Some new faces have an opportunity to shine, as was the case in a 103-83 season-opening win vs. Johnson & Wales. Jaylen Sims, a reserve last season, scored 19 points in the opener. Newcomer Jake Boggs dropped 13 in his debut, and junior Jay Estime’, who started much of last season, notched 13 with six rebounds.
At the nucleus of the new-look Seahawks, sophomore point guard Kai Toews again sets the table. He was a breakout star as a freshman, finishing second in the nation in assists behind only Ja Morant.
UNC Wilmington isn’t afraid to get up and down the floor. Last year, the Seahawks ranked in the top 100 nationally for adjusted tempo. They mixed in some solid 3-point shooting (35 percent) with a fast pace-of-play.
This year, the excellent ball-handling and table-setting of Toews leads the way.
“Our offense looked like it was flowing,” Toews said of his initial impressions in Game 1. “Everybody got to their spots and we capitalized off our matchups.”
One contributor to the offense the Seahawks will not have against North Carolina – or at all until sometime in December – is long-range marksman Ty Gadsden. A 46 percent 3-point shooter in 2018-19, he is out rehabbing an injury.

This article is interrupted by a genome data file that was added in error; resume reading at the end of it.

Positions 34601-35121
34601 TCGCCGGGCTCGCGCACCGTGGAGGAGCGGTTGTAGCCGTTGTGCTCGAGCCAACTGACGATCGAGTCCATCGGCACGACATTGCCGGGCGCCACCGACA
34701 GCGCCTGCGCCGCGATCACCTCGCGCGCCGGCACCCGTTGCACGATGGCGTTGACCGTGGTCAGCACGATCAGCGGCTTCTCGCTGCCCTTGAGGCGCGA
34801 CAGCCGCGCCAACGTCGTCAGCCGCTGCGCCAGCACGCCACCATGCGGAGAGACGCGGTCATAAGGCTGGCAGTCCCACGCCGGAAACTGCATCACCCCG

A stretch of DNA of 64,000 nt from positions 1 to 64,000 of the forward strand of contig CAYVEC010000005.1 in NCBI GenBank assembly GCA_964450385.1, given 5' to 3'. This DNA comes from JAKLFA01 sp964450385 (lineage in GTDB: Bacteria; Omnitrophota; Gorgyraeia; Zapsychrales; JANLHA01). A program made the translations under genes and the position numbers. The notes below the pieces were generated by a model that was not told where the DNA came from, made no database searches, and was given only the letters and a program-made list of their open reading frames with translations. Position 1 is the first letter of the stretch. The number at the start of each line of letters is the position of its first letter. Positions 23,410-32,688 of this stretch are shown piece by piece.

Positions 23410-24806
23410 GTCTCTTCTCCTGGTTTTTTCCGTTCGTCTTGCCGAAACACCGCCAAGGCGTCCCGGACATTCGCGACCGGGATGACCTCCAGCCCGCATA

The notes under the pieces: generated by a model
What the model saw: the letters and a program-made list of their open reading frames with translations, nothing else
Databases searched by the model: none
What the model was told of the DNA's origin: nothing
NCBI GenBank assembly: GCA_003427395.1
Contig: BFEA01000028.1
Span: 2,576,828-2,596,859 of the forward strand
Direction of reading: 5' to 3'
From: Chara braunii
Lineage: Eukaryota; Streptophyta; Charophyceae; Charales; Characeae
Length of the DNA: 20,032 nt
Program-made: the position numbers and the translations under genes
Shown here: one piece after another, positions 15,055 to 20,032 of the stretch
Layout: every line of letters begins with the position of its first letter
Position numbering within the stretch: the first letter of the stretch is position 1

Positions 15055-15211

Coming out of the season opener, Toews said UNC Wilmington’s on-ball defense in its man-to-man set looked tough. But he said the Seahawks need to be better “boxing out and rotating on screens.”
North Carolina will throw plenty of motion screens, both on-and-off the ball, to test UNC Wilmington’s rotations.
The difficulty when the Seahawks do switch is in combating North Carolina’s size. With players like the 6-foot-9 Brooks and 6-foot-10 Bacot, defending with a guard-heavy rotation is a massive undertaking – figuratively and literally.
“That can be frustrating, because you should be able to stop certain things, but it’s just a different level of athlete, different level of intensity,” McGrath said.
He also added North Carolina’s pace is one “we don’t see too often.”